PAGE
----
Many studies, from as early as 1877, have been done to prove that Ultraviolet Germicidal Irradiation (UVGI) could be useful in preventing the spread of disease. In 1903, Neils Finsen was awarded the Nobel Prize in medicine and Physiology for his research using UV radiation for the treatment of various diseases. In 1936, Hart successfully used UVGI to disinfect air in a Duke University hospital operating room by showing a reduction in surgical wound infection.
And a landmark study during the measles epidemic of 1941-1942 showed a significant reduction in infection among Philadelphia school children in classrooms where UVGI systems were installed, compared to control classrooms without UVGI.
Enthusiasm regarding UV
In the late 1950s Riley and Oâ€™Grady successfully used UVGI to eliminate viable TB bacilli from the exhaust air of a hospital ward. This famous work, along with more recent studies documenting the effectiveness of UVGI, has contributed to the enthusiasm regarding UVGI applications that we see today.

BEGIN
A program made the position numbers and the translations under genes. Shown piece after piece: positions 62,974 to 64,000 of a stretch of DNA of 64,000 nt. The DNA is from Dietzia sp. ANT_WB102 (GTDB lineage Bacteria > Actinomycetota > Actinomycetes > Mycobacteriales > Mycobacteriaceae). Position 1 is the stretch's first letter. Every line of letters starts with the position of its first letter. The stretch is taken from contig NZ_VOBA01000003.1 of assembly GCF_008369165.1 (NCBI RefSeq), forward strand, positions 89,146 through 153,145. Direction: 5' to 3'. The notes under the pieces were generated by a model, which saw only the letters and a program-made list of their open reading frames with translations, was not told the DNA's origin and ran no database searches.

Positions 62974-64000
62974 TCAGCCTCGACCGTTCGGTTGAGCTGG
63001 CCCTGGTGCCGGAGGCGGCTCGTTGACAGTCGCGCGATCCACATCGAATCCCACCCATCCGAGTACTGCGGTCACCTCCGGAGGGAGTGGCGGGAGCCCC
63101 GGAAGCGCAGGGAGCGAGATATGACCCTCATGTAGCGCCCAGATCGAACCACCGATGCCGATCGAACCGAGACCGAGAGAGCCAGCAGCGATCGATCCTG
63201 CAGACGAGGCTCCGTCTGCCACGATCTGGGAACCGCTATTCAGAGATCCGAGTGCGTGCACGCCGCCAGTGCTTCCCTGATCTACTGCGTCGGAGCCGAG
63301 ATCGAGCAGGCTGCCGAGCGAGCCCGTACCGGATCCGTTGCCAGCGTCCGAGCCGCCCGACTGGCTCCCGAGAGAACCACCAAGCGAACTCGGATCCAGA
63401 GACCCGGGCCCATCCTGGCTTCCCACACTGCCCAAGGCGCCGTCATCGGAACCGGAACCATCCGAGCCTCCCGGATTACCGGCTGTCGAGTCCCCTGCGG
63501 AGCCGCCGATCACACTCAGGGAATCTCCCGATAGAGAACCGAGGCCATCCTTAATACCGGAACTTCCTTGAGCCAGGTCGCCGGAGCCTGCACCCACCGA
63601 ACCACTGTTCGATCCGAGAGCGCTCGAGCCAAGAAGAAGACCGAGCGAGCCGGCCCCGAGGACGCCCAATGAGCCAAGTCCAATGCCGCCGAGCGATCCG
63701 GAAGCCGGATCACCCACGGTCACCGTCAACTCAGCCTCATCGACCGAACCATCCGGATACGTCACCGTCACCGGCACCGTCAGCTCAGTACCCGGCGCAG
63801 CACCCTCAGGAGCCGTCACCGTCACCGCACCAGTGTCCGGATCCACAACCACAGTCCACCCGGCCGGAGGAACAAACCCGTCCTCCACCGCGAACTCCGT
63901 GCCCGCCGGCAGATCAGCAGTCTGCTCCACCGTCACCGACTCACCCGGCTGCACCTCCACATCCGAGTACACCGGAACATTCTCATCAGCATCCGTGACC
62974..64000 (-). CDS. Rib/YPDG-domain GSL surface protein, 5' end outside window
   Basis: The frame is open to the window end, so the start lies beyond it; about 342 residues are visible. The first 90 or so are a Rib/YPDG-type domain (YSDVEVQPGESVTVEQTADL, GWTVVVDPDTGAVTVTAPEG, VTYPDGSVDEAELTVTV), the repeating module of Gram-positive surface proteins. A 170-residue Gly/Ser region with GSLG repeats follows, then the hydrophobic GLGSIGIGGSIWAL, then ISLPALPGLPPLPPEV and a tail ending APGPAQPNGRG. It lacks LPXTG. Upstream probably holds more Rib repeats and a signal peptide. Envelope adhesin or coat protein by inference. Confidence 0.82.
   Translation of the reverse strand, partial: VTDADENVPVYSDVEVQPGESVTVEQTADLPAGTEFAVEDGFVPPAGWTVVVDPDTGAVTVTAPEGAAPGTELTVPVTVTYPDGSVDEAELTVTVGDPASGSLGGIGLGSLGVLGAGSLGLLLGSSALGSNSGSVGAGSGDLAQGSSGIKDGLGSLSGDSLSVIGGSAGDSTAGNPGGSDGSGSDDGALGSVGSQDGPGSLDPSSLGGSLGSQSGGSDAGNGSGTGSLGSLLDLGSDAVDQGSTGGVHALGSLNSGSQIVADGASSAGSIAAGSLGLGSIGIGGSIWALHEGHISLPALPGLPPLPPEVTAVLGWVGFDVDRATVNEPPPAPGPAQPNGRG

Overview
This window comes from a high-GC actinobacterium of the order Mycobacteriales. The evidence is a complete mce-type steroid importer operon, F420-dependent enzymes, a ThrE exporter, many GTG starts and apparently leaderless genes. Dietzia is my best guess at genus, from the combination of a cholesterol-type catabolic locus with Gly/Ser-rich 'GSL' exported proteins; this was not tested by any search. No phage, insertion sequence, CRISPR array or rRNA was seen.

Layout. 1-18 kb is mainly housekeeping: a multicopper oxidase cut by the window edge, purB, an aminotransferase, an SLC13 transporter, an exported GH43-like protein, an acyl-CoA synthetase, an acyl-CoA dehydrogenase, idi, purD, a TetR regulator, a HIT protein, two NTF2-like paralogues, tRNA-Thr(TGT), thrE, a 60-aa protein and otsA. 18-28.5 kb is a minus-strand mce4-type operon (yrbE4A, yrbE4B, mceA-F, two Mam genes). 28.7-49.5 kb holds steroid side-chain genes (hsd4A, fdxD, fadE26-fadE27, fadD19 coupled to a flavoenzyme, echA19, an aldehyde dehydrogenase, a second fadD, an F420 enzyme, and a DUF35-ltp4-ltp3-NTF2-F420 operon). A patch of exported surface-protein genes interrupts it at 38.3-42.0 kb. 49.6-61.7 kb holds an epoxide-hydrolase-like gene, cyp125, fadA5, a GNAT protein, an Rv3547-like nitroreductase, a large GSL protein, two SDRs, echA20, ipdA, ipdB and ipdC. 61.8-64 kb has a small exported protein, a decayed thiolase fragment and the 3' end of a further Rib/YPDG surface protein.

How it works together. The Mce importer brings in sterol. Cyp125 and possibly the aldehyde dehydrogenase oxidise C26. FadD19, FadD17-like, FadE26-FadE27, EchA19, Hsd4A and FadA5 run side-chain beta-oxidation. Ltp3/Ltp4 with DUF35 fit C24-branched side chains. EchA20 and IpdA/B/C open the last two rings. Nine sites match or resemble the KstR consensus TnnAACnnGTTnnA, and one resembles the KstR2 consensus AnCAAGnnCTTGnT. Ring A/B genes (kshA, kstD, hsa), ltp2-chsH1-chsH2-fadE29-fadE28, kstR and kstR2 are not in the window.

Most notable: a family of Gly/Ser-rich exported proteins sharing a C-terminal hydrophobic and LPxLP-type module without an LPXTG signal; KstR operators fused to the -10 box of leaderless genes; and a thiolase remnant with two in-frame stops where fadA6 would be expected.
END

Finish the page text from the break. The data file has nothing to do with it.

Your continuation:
A few examples
- The U.S. General Services Administration requires that UV-C be included in cooling coil air-handling units for all new facilities and alteration projects to maintain coil cleanliness and improve air quality.
- The Centers for Disease Control and Prevents in the US supports the use of UVGI as an adjunct to mechanical ventilation and filtration to prevent and control the spread of tuberculosis.
- The Federal Emergency Management Agency and Environmental Protection Agency (EPA) in the US note that UVGI technologies can be used to provide protection against bioterrorism.